On the first stalk we worked our way into an area where we’d glassed a small herd of oryx, climbing up and down through the rocky and cactus covered hills.

We finally had an opportunity when Trent spotted a herd in the distance working its way along the sidfe of a hill quite a ways off. With the wind in our face and sun to our backs, Chacho and i jumped out and climbed a one hill and jogged around another to try to cut the herd off. This is when we discovered that the herd often had one animal well ahead of the herd and another trailing it acting as sentries. We came around the side of the hill to find this l;ead animal grazing head down about 150 yards from us. We both saw the animal at the same time and hit the ground as he looked up. We laid there peering through the grass from behind a frazzled thorn bush watching, and this young bull knew something wasn’t right. But with the sun in its eyes and the rapidity with which we’d dropped, it hadn’t seen us. With the wind in our favor he wasn’t going to wind us either, at the same time he continued to stare for about 15 minutes. Finally he dropped his head and we tried to crawl to a side where a rise in the ground would give us a chance to move. But after only 10 yards he lifted his head again, pinning us in place again, albeit in the cover of a slightly higher bush.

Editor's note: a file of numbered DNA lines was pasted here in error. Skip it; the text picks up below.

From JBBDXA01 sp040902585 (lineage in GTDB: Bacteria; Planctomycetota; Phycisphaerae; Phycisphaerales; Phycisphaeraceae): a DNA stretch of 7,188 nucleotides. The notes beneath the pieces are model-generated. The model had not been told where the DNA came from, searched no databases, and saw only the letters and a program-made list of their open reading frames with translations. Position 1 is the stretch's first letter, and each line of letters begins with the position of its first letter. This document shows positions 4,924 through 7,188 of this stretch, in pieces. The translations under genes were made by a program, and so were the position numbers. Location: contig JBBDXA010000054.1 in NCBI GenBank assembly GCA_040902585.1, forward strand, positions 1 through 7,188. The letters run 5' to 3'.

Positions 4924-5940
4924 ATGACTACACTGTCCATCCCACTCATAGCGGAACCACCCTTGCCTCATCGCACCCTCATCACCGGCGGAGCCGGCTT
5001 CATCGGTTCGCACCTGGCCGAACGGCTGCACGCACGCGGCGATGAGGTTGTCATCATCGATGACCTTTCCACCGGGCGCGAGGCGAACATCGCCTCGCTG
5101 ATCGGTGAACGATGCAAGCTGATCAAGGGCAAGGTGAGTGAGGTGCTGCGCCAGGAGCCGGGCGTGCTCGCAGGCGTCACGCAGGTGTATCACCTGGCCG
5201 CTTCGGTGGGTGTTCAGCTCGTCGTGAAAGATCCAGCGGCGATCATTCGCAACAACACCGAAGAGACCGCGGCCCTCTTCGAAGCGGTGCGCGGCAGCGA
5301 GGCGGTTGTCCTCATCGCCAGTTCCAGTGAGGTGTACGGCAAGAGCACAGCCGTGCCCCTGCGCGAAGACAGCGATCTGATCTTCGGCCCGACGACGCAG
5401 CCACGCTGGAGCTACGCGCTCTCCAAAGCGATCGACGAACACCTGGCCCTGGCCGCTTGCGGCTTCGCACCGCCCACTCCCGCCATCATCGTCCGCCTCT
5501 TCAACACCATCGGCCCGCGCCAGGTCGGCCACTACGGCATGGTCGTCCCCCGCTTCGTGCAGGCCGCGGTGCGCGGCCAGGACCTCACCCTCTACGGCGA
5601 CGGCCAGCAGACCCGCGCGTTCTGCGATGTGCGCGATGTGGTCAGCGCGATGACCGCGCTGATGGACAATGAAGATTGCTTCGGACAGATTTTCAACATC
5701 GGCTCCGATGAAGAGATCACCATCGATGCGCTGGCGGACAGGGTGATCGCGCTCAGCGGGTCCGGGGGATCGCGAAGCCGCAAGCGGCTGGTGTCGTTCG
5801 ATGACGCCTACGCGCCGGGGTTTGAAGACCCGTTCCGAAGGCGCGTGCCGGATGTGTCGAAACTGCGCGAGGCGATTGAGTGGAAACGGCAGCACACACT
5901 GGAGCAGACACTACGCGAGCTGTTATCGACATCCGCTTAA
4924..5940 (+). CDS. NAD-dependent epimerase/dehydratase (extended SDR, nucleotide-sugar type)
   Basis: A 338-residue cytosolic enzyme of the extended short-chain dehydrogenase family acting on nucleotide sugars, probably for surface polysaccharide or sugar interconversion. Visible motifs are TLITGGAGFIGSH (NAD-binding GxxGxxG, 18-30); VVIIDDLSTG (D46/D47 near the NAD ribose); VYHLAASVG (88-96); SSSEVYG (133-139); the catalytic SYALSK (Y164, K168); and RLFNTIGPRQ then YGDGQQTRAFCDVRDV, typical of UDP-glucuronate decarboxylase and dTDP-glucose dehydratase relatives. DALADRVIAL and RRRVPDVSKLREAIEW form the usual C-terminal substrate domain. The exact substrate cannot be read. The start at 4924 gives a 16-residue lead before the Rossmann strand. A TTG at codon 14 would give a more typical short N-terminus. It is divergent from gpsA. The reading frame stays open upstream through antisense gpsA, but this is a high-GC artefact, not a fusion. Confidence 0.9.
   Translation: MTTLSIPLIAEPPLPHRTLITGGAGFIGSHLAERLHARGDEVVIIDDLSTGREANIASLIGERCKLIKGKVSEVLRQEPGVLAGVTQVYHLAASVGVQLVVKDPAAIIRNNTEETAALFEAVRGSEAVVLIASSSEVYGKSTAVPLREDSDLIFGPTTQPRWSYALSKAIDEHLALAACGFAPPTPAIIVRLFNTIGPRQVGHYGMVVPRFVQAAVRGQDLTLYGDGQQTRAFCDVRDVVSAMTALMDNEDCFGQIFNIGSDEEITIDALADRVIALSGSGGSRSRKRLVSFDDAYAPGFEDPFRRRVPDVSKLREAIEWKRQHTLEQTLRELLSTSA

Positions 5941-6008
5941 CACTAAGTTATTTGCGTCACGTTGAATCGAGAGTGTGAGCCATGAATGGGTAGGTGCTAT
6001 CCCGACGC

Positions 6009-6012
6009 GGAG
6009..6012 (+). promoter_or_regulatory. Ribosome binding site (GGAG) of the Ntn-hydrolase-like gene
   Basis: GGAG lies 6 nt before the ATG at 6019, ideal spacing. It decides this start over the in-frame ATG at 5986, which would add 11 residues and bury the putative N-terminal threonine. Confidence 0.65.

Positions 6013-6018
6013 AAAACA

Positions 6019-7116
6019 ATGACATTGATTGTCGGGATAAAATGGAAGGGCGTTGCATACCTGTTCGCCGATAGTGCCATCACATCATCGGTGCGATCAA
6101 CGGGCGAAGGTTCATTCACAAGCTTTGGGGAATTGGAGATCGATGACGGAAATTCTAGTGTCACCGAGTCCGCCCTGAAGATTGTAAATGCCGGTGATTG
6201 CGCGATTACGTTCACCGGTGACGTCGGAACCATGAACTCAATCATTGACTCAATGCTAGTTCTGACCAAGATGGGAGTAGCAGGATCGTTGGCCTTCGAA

We spotted an oryx at about 125 yards that had its head down eating. It lifted its head as we dropped to the ground! Note: the arrow shows the oryx, head down and feeding.

 

I tired to line up a shot, but 125 yards was further than I wanted to shoot, I couldn’t get out from behind the thorn bush we were hiding behind, and between the tall grass and having my butt anchored to the ground, I could see the animals body.